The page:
A collaboration of members of the Research Consortium, a member of the Cure Alzheimer’s Fund Science Advisory Board and non-Cure Alzheimer’s Fund-affiliated researchers hypothesizes that an abnormal increase in levels of synaptic Abeta and, particularly, Abeta oligomers may lead to synaptic dysfunction, cognitive decline and eventually dementia. This highly innovative collaborative project will address how Abeta oligomers are formed and which types detrimentally impact synaptic dysfunction and neuronal survival in the brain.
As a result of promising results from the first year of work, the original members of the collaborative were re-funded for a second year in August, 2007. Two more researchers, Sam Gandy of Mount Sinai Medical School and Tae-Wan Kim of Columbia University, joined the Oligomer Collaborative and were also funded in August.
The project has grown in the third year to include a broader view of the Abeta synaptic feedback loop.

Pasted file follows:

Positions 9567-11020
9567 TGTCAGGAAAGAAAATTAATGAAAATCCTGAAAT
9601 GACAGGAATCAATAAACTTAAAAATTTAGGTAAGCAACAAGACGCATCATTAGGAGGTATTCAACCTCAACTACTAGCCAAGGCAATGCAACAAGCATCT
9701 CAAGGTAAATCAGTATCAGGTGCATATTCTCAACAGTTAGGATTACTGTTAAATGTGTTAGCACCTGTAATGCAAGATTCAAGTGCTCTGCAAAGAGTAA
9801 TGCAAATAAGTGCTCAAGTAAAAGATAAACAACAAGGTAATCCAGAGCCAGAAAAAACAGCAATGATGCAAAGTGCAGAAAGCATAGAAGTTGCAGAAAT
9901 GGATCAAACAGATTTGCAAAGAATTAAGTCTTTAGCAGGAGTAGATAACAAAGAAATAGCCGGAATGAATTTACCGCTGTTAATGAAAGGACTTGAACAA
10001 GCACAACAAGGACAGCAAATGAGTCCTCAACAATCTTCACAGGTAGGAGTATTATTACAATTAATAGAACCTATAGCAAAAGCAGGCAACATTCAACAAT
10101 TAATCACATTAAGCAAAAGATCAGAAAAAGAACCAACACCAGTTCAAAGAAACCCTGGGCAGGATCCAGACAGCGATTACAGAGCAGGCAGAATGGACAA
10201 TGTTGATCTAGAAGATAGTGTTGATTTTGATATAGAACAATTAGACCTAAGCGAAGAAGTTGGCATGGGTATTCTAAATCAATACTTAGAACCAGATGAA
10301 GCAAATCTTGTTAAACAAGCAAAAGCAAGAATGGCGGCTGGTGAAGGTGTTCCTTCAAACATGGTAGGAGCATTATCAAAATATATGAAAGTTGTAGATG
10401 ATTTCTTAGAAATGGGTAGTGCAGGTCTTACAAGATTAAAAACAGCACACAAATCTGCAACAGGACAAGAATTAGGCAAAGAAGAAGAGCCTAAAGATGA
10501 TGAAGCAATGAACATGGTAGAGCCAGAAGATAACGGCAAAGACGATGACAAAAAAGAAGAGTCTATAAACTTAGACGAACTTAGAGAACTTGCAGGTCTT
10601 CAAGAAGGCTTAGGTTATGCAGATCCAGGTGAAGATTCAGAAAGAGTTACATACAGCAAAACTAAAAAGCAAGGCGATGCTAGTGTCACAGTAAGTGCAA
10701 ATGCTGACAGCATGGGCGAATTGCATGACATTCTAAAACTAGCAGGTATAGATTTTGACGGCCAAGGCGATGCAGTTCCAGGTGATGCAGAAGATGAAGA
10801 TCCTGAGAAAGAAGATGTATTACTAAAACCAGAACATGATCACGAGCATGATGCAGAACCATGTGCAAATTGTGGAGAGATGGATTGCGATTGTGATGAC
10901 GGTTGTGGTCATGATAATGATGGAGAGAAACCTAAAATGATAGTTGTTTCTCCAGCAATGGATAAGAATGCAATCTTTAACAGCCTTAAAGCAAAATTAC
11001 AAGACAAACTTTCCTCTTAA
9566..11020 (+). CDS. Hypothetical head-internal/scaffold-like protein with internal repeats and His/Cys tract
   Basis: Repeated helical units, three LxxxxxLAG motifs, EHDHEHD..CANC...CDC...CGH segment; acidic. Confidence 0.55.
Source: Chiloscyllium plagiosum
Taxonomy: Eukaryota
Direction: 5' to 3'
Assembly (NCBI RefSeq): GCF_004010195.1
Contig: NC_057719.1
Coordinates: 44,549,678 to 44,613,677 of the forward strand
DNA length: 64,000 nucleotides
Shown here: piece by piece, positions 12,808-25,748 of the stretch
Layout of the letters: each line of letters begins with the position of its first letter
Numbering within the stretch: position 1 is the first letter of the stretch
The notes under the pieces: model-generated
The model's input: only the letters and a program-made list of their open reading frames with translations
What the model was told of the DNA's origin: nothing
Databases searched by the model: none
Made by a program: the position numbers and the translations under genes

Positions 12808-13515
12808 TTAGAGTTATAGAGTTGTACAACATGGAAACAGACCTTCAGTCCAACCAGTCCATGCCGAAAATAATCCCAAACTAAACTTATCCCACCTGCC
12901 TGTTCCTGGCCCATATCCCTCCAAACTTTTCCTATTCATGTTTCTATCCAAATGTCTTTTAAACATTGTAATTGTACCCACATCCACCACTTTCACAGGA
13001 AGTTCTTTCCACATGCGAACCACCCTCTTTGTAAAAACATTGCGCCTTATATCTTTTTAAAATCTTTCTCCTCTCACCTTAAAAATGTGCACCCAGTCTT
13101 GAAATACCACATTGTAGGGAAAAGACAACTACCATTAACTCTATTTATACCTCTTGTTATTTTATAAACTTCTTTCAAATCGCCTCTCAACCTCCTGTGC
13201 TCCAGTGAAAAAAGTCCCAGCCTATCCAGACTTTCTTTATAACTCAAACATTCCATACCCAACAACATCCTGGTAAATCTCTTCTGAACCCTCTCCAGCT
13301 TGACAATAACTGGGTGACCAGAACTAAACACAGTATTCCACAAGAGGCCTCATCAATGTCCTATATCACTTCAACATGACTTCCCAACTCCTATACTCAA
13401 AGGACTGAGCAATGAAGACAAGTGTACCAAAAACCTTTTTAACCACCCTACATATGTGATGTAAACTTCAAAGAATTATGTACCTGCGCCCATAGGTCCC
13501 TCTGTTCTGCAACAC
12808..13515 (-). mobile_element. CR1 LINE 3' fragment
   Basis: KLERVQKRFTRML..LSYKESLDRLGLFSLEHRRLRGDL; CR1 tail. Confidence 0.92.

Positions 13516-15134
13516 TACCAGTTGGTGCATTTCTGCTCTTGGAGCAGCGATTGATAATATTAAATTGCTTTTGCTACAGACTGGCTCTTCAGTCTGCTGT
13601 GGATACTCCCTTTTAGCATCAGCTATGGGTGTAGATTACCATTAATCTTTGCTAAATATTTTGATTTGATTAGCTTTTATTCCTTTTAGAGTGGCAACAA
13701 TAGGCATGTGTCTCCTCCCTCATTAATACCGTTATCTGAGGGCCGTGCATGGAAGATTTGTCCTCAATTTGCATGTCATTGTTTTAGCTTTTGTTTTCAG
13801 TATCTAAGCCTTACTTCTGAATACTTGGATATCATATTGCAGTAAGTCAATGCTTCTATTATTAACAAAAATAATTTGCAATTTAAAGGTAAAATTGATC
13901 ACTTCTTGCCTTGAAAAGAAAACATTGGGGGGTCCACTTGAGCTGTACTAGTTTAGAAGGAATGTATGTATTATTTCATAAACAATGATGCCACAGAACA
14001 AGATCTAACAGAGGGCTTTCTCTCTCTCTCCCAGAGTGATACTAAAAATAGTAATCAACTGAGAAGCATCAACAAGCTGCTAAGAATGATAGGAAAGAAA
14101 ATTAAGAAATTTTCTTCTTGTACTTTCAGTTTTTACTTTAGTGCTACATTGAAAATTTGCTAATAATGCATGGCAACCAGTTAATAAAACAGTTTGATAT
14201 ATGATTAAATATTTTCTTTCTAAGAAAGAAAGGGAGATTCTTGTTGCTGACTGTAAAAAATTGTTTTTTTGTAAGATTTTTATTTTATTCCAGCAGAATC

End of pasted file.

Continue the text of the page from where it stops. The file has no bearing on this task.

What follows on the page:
- Abeta Oligomers in Mouse Models of AD – Lee $300,000
- Mouse Models of Abeta Oligomers and Vasculopathy – Gandy $100,000
- Effects of Abeta Oligomers on Neurotransmisson Across the Neuronal Synapse – Greengard and Tanzi - $150,000
- Role for Phosphoinositides in Abeta Oligomer-associated Synaptic Dysfunction – Kim $100,000
- Role of Oligomeric Abeta in AD – Glabe $200,000
- The Role of Oligomeric Abeta in Synaptic Transmission and Plasticity – Greengard $200,000
- Role of Synaptic Activity and Neurotransmitter Modulation in the Dynamic Regulation of Inter-stitial Fluid Amyloid and Oligomer Formation – Holtzman $200,000
- Molecular Analysis of *56 Structure and Function – Sisodia $200,000
- Specificity and Mechanism of Abeta OligomerAction Through Prion Protein – Strittmatter $100,000